It’s been weeks since my last post, and you can imagine why. It seems my joy at having escaped Irma’s wrath was heard and noted, since Maria quickly followed. While Irma just gave Puerto Rico a glancing blow, Maria swept viciously over the entire island. It was as if a sixty-mile-wide tornado had crossed the island from corner to corner. Keep in mind, the island is approx. thirty miles wide by ninety miles long. We were inside the raging beast for hours!
What is it like, enduring a storm of Maria’s strength and size for hours? It’s not something for the weak hearted, for sure. My house is built like a bunker. Most of the houses in my neighborhood are built the same way. Mine is made entirely of steel-reinforced concrete and concrete block, including the roof. That’s right, the roof is concrete. My doors are impact-resistant metal. There are no trees around it to fall; only shrubs and small plants surround it.
I decided that only the windward sides needed shuttering since my windows are meant to withstand winds of 150 miles, and the direction of the hurricane’s approach indicated that winds would start from the north, change to the west, and finally sweep in from the south as the storm exited. The east side of the house would be relatively sheltered. Since hurricanes move in a counter- clock spin in our neck of the woods, this is the usual case with storms approaching the island from the southeast corner.
At first, I planned to weather the storm alone. My house is situated on a bluff, with no danger of flooding. I was as prepared as I could be in terms of supplies and water. My car was gassed and safely tucked away. I had dozens of candle jars (I don’t bother with batteries) and other emergency paraphernalia. What I did not have was a portable radio or a generator, but I did not expect to be out of power longer than a week if at all. I have no problem being without electricity for a few days. I consider it an adventure. I do have a small gas stove for emergencies.
At the last minute, my cousin Evelyn decided to keep me company and showed up around 8 P.M. on Tuesday night, the 19th. I was grateful for the company, but now we had the problem of where to keep her car. She decided to tuck it as close as possible to the south wall, since the east wall is lined with shrubs. I worried about the car because there is a wide, empty sweep of lawn there and no protection at all.
We watched television and talked for the next two hours; the front door was wide open and a light rain with intermittent light gusts was starting. At about eleven o’clock the gusts picked up, and we closed the door. My daughter and son, who live in Miami, were constantly messaging me. At one thirty in the morning, the electricity went out. The winds and rain were stronger now, but nothing alarming. I texted my daughter that the electricity was out. Her answer was, “So soon?” It was the last message I’d receive, as the cellular signal was lost.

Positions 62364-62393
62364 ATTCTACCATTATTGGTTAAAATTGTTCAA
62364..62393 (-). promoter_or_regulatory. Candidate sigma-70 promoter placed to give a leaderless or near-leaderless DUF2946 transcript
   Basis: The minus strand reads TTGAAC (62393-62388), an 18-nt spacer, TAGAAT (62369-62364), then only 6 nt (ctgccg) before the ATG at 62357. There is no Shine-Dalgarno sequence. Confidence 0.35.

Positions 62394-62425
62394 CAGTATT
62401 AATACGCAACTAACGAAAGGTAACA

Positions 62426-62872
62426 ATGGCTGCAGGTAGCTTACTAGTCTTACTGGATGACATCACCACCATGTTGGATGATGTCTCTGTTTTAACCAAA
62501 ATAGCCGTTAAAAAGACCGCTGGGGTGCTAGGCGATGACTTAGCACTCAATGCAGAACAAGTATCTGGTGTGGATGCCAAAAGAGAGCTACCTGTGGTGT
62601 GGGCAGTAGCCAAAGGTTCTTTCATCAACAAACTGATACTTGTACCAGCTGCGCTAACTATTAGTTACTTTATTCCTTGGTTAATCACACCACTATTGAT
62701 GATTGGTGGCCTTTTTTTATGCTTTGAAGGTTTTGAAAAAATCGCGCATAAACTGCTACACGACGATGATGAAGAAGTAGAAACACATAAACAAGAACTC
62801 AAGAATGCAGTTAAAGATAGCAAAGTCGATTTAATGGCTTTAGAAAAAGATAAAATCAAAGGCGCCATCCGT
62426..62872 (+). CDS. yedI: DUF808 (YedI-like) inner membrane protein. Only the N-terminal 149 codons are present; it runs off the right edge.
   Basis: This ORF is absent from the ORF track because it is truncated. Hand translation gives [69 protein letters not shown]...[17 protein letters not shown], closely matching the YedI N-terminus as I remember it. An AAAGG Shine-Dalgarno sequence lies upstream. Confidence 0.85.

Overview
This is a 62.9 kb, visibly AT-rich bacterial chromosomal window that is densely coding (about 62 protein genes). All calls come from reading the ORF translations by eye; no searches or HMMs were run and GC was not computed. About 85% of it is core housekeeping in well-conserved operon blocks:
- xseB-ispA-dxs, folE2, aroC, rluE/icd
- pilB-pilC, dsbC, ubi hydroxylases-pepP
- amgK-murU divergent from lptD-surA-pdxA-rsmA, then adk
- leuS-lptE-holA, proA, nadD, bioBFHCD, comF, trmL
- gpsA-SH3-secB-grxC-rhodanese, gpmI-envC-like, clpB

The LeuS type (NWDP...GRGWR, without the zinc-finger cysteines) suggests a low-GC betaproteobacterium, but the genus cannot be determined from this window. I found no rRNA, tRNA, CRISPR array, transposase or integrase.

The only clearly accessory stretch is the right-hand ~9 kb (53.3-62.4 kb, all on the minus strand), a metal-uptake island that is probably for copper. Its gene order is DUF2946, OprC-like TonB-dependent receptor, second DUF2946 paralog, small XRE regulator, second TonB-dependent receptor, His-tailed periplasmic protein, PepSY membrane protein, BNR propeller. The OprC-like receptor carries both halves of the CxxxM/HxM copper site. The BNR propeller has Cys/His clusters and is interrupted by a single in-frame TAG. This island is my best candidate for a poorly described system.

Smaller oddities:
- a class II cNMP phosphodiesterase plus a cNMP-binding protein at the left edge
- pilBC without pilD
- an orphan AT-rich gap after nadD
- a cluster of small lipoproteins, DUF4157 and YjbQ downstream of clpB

I had jar candles in place. With the cell phone for light, we started lighting candles. The wind and rain were steady, and we were not worried yet. My phone has a radio app, and we tuned in to it. Interestingly, there were few news reports coming through. We learned that already a shelter in San Juan was having problems and was being evacuated. This seemed strange as we did not perceive the winds as being that strong yet.
We decided to get a little sleep. It was just before sunrise that I woke up to the persistent sound of powerful, sustained gusts and banging on the walls and windows. It was semi-dark outside and we could see little out the east windows. We pulled up two folding chairs and waited for the light of day. We turned our radio apps back on. Only one station was broadcasting, and it was a religious music station coming through loud and clear. All others had lost signal.
At some point, the pounding on the window panels began to get worrisome. It seemed that the now powerful gusts were grabbing hold of the panels and pounding them into the windows. I became afraid that maybe the panels were not strong enough and they would themselves break the windows. We decided to move the sectional sofa and the television into the inner bathroom, which is humongous and very sheltered.
As we began moving the sofa, we saw that water was coming in under the doors at a surprising rate. There was no danger of flooding as the house sits on a high bluff, but the rain was being whipped horizontally and slipping under the doors. I ran to place heavy towels under the doors. The towels soon became soaked and water continued to flow in. Gratefully, the house is entirely floored in ceramic tile.